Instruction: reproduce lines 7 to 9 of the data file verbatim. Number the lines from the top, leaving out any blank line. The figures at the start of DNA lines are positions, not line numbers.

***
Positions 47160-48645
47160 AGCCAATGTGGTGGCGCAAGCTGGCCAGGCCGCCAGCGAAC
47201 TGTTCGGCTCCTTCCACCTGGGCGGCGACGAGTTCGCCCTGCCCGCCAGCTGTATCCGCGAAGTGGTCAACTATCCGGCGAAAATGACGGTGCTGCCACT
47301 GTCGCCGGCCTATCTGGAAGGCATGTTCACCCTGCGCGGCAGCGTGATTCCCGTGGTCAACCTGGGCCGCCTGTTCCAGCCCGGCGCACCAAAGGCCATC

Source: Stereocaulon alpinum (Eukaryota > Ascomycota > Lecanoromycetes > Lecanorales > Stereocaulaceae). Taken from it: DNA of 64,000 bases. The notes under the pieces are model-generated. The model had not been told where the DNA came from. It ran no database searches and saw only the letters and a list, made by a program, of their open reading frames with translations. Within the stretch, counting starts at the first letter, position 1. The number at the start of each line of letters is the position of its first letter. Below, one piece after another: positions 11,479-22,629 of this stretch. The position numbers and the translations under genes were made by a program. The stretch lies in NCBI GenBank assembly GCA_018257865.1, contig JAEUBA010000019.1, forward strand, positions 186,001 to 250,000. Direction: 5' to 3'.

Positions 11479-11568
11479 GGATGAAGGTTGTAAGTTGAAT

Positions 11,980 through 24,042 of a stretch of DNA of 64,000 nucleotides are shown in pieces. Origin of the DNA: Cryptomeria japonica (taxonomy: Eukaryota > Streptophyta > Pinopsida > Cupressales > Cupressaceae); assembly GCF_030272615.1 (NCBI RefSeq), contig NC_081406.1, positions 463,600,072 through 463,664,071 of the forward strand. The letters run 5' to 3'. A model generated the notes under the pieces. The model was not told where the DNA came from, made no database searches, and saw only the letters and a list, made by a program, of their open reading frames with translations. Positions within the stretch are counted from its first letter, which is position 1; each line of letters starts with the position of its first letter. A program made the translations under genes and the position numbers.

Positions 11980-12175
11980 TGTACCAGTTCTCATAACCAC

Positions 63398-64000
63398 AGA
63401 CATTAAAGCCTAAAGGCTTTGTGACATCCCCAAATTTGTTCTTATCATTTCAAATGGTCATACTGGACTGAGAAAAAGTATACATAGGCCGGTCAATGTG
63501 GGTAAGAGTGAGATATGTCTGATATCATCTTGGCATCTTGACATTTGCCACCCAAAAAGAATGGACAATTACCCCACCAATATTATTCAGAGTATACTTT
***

11479 GGATGAAGGTTGTAAGTTGAAT

Positions 11,980 through 24,042 of a stretch of DNA of 64,000 nucleotides are shown in pieces. Origin of the DNA: Cryptomeria japonica (taxonomy: Eukaryota > Streptophyta > Pinopsida > Cupressales > Cupressaceae); assembly GCF_030272615.1 (NCBI RefSeq), contig NC_081406.1, positions 463,600,072 through 463,664,071 of the forward strand. The letters run 5' to 3'. A model generated the notes under the pieces. The model was not told where the DNA came from, made no database searches, and saw only the letters and a list, made by a program, of their open reading frames with translations. Positions within the stretch are counted from its first letter, which is position 1; each line of letters starts with the position of its first letter. A program made the translations under genes and the position numbers.

Positions 11980-12175